Finally, I had heard the Joe Satriani is always trying to get Jeff Beck to tour as part of G3. I love Jeff Beck and have seen him a number of times but I’d like to see Joe tour with Rik Emmett. I think an ideal G3 would include Rik Emmett, Joe Satriani and Jeff Beck – although I’m not sure either Joe Satriani or Jeff Beck could handle not getting the top billing … :-)

    I meant to get this out sooner. The weekend was October 22nd and 23rd. I had wanted to write more about the weekend but never got around to it. I decided to finish this post up and get it out before it fades from memory completely.

    With too much work and not enough time to do it, I took a couple of days off to chaperone a trip to Potter county PA for Joshua’s (at 11, he’s my oldest) school, The American Academy. One of the teachers at the school has about 350 acres there and periodically invites students up on chaperoned trips. My side of the phone conversation went something like:

    “you’re looking for a chaperone for a trip to Potter county to stay at a house on 350 acres?”

    “is that 350 open acres or wooded?”

    “is that open acreage kind of flat?”

    “is there an area with low cut grass or unplowed field?”

    “is the area clear of obstacles like tree lines?”

           — and of course —

    “can I bring a hang glider with a motorized harness?”

    It was a short flight with about 10 kids and a couple of adults as spectators, but for about 10 minutes Joshua was the center of attention as he was peppered with questions from all of the other kids that watched me take off in my “Fred Flinstone” ultralight. Conditions were actually really nice. I managed to turn the engine off after a climb to only about 1000 feet because of how solid the thermal I had caught was.

    For a former video of one of my launches, take a look here.

    Joshua and I had a great time with the rest of the weekend hiking, playing laser tag, and target shooting. Joshua even got to fire a 12 gauge … once … where he received first hand experience of Newton’s Third Law and an accompanying bruise on his shoulder.

    When my oldest was about five or six, I can recall my family and I watching some children’s television show in which the narrator asked, “what is the difference between these people?” The show went on to picture two different individuals in different occupational dress. One was a doctor and one was a construction worker. Also, one was black and one was white (though I don’t remember which was which). I can remember my kids calling out the differences for the minute or so that the segment was on.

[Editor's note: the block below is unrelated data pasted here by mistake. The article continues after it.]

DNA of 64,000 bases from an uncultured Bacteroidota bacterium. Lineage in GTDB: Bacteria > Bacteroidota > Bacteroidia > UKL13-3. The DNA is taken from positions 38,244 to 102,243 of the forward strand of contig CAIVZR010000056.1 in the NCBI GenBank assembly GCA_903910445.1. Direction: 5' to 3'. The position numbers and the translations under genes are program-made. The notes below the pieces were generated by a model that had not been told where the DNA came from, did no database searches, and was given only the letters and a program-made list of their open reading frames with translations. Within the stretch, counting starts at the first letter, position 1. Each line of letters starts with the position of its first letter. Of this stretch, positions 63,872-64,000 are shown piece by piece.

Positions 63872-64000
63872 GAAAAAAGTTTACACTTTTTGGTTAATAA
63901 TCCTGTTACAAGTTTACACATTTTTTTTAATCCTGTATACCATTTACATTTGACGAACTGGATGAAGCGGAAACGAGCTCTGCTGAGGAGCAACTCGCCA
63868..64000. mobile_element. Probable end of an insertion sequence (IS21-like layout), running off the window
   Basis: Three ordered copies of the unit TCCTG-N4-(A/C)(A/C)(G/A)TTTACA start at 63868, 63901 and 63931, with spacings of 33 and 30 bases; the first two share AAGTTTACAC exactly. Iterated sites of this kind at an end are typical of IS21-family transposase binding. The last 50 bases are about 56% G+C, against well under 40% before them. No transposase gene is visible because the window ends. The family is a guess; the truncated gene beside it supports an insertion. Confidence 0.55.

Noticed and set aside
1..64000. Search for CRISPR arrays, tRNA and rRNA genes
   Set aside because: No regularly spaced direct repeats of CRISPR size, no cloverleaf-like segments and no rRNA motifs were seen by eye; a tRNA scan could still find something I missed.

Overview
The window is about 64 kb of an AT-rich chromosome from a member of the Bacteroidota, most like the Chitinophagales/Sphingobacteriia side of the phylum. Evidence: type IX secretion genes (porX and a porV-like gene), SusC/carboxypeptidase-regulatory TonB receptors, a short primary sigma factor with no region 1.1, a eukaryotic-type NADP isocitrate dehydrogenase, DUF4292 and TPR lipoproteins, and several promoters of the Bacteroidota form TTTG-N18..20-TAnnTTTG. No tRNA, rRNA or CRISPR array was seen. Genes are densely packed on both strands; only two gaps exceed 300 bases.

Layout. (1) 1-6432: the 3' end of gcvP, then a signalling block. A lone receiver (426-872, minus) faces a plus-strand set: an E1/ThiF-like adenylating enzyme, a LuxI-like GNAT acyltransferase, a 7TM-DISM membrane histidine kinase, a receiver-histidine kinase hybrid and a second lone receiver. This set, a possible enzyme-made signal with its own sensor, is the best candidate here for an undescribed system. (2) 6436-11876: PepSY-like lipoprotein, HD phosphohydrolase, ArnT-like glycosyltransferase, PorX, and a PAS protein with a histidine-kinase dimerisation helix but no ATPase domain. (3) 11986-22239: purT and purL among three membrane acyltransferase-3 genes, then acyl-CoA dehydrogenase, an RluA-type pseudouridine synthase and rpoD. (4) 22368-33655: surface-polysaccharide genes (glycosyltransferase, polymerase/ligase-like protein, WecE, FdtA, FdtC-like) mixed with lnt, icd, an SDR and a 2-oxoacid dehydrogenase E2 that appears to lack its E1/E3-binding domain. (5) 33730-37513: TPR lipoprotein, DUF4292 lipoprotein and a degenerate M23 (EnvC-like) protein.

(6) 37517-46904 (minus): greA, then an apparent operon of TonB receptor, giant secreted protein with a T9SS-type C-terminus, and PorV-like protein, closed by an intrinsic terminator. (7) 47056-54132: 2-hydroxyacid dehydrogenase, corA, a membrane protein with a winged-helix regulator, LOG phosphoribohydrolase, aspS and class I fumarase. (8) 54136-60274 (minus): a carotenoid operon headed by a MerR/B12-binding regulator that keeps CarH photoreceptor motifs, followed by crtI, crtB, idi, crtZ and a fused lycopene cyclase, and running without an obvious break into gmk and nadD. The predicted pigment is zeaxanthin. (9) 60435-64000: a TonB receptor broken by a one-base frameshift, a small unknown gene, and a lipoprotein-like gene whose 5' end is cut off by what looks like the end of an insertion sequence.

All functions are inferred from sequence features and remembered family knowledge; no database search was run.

“He’s got a hammer.” … “He’s got cap and mask.” … “He’s got tools in his belt.” … “He’s got one of the things you listen to your heart with.” …

    As I watched I was waiting for one of them to notice one had darker skin than the other. As parents, we never really found a reason to discuss racial differences, so we never did, and to my kid’s minds, race wasn’t a distinction that made enough of a difference to be noticed, even when asked to enumerate differences. I marveled when I realized this. I recall getting angry at the future multiculturalist that would presume to tell my kids that it was a distinction that mattered, that is, one of ‘essence’ rather than of ‘accident,’ to use the terms in an Aristotelian sense.

    Several years have passed since then. We home-schooled our three children for much of that time and have recently put them all in a Classical Christian school. In the car the other night we were talking about our family’s national heritage. We were telling our kids that they were at least one quarter Irish decent and one quarter Italian decent (since I am half each). My wife is a mutt (as I had been slapped several times for repeating) so we were also identifying some of the numerous other nationalities they partake of.

    At one point in our conversations I quipped “I think you guys have a little bit of everything … except perhaps African and Chinese. … but if Joshua [my oldest] would just marry Sasha [one of his classmates] then our family tree would cover at least one of these.” At which point my middle child Danny, who also knows Sasha well, asked, “Why? Is she Chinese?”

    I guess my kids have yet to be influenced by that multiculturalist I dreaded. One day, when that person tries to set my kids straight, I think it’ll be them that will need to be pitied.

    You see … Sasha is black.

    “… and now you know … the rest of the story.”

    Speaking of ignorance once again, Yow! I suck at Boggle. I wish I could blame it on the wine but I’ve only had one glass. 3 whole points that last round while Ginger just got 16. … :-)

    Next round, 5 points for me – Ginger 17, Josh 3. I quit!

    As we often do, my family and I headed up to Hyner for Labor Day weekend for some camping and hang gliding. All in all, we had a great time.

    On Sunday I got to about 5000 feet over launch and got an arial view of my friend Ken blowing launch (not that it was very entertaining at the time). Being the good sport (and great pilot – minus his last (attempted) launch), we had a good laugh (at his expense, of course), and shared a glass of Port or two (or ten) around the fire.

    In retrospect this should be a lesson in how dangerous pressures from other pilots can be. It’s been said “Hang glider pilots eat their young,” and apparently their prune eating, Geratol swigging elders (OK, OK, Ken’s not that old) also.